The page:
Turkey plans more rate cuts, no financial aid for loan losses
Turkish Treasury and Finance Minister Berat Albayrak said he expects the central bank to cut interest rates sharply as the government seeks to revive the crisis-hit economy.
The rate reductions will be “significant” and will support a general decline in interest rates offered on loans by banks, Albayrak said in a televised news conference in the capital Ankara on Tuesday.
Turkey’s central bank slashed rates by 425 basis points to 19.75 percent last week after President Recep Tayyip Erdoğan replaced the institution’s governor earlier this month. The decision has prompted some economists to conclude that the central bank has lost its independence from politicians.
Albayrak said the central bank makes decisions based on economic data and that its monetary policymakers will decide on the size of future rate cuts. The bank has entered a period of easing, he said.
The minister is the son-in-law of Erdoğan, who claims controversially that lower interest rates bring down inflation. Albayrak said that he expects the government to beat its year-end inflation goal of 15.9 percent. Price increases will continue to slow into 2020 and beyond, he said.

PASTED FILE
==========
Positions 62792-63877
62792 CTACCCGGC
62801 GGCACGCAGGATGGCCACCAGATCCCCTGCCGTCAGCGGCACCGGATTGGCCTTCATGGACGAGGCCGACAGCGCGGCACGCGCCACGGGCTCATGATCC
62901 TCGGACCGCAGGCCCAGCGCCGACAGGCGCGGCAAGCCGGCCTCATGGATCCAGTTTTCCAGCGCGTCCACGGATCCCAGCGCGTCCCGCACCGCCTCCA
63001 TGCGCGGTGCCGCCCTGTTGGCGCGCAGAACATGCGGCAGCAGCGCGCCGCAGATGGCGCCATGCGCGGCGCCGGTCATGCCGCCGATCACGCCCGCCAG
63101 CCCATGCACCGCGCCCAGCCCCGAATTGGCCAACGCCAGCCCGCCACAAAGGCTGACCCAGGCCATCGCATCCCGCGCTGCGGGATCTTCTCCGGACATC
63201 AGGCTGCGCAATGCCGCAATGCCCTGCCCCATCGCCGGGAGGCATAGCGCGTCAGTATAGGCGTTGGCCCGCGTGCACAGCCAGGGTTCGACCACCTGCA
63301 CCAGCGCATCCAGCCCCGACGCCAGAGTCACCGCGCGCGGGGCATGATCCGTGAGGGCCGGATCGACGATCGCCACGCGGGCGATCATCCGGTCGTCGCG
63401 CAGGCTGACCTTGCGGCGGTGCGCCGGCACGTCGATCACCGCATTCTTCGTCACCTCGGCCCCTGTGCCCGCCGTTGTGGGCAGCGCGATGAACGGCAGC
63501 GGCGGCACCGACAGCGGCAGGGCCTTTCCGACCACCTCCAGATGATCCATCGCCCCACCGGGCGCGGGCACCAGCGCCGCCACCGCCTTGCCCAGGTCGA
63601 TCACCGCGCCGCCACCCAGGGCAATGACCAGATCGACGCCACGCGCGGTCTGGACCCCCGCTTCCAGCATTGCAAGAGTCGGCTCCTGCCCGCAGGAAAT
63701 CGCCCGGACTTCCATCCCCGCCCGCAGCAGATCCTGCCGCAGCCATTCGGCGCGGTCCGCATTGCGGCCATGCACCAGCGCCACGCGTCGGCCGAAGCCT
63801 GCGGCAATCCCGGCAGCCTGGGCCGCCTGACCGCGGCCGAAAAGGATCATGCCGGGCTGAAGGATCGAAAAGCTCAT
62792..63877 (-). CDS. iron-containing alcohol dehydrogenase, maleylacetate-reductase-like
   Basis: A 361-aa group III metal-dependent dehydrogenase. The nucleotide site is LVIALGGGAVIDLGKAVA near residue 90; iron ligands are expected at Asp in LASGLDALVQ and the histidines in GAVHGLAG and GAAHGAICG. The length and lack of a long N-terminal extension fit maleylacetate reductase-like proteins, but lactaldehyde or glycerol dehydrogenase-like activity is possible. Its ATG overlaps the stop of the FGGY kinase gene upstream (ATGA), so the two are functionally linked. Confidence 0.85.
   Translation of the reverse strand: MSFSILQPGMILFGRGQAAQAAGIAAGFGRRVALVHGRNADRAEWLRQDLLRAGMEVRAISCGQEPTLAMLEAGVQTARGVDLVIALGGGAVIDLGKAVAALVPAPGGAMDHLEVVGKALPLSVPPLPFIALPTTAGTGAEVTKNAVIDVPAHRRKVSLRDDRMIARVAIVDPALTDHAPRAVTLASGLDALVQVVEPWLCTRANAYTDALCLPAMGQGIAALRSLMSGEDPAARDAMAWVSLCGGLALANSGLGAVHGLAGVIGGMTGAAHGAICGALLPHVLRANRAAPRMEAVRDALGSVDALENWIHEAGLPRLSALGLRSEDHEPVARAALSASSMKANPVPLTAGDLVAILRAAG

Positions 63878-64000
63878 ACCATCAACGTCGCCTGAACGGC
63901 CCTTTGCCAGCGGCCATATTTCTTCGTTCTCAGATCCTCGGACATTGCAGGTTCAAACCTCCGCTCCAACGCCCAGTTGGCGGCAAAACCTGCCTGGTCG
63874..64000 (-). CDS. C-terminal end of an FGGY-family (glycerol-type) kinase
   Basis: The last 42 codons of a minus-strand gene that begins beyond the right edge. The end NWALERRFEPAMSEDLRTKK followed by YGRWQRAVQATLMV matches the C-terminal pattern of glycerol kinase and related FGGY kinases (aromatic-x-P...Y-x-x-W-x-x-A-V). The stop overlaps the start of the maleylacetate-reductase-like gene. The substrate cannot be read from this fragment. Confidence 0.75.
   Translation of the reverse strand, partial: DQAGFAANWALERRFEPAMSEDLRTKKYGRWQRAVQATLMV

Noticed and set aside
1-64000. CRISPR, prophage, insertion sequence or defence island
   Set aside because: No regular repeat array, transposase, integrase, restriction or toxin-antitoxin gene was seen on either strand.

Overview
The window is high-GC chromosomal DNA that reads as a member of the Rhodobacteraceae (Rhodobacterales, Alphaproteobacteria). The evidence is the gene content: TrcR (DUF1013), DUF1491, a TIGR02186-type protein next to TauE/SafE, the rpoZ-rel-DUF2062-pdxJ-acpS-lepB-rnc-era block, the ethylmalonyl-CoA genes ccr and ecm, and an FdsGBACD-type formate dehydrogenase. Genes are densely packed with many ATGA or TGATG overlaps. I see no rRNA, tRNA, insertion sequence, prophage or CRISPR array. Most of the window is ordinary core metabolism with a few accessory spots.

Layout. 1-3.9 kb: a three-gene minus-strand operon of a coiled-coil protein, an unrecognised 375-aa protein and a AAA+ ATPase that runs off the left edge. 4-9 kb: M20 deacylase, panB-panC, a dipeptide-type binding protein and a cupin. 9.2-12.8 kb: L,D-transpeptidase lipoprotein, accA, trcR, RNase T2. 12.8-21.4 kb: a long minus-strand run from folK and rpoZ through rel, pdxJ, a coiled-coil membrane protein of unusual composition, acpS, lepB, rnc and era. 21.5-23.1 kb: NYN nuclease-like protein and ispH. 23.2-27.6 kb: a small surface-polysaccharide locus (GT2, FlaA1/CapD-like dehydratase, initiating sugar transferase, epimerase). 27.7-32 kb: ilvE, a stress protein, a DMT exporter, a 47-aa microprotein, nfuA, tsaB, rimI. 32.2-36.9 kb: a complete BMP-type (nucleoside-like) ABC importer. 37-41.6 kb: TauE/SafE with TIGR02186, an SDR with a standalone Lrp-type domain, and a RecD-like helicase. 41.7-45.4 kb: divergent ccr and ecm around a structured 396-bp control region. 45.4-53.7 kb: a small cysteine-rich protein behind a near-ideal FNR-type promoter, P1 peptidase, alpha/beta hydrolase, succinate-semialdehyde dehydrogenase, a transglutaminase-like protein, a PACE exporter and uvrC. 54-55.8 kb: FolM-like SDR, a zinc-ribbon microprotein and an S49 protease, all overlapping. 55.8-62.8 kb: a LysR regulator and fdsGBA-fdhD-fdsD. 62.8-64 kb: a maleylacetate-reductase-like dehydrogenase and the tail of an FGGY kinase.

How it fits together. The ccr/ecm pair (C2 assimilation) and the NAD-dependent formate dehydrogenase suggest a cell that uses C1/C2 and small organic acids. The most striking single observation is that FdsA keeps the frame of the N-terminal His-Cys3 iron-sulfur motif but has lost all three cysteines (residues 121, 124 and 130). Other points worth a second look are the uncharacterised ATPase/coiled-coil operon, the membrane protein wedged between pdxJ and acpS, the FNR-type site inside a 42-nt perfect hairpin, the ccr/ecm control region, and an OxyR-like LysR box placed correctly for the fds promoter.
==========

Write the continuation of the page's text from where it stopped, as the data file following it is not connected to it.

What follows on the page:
Albayrak also said Turkey will not compensate losses caused by bad debt. Turkish banks have been saddled with tens of billions of dollars of soured loans following a currency crisis last year, which made the borrowing more difficult to repay. Investors have called on Turkey to deal with the debt load via a rescue plan for the corporate sector and capital injections for banks.
He said the private sector will conduct the process of dealing with the loans by themselves.
“There is no such thing as ‘the government must do this, compensate for the losses’,” Albayrak said.
Turkey’s consumer price inflation rate slowed to 15.7 percent in June from 18.7 percent the previous month. It had hit a 15-year high of 25.2 percent in October last year, just after the peak of the currency crisis.
Albayrak said he expected the budget deficit to exceed the government’s target for this year of 1.9 percent of economic output. But it will end the year at less than 3 percent of GDP thanks to its commitment to budget discipline, he said.
The 12-month budget deficit currently stands at about 4 percent of GDP, according to the latest available data. The government has increased spending markedly and slashed taxes to help stimulate the economy, disturbing budgetary balances.
Albayrak said he expected the economy to post positive growth this year. That prediction jars with the estimates of many economists, who say the economy will contract.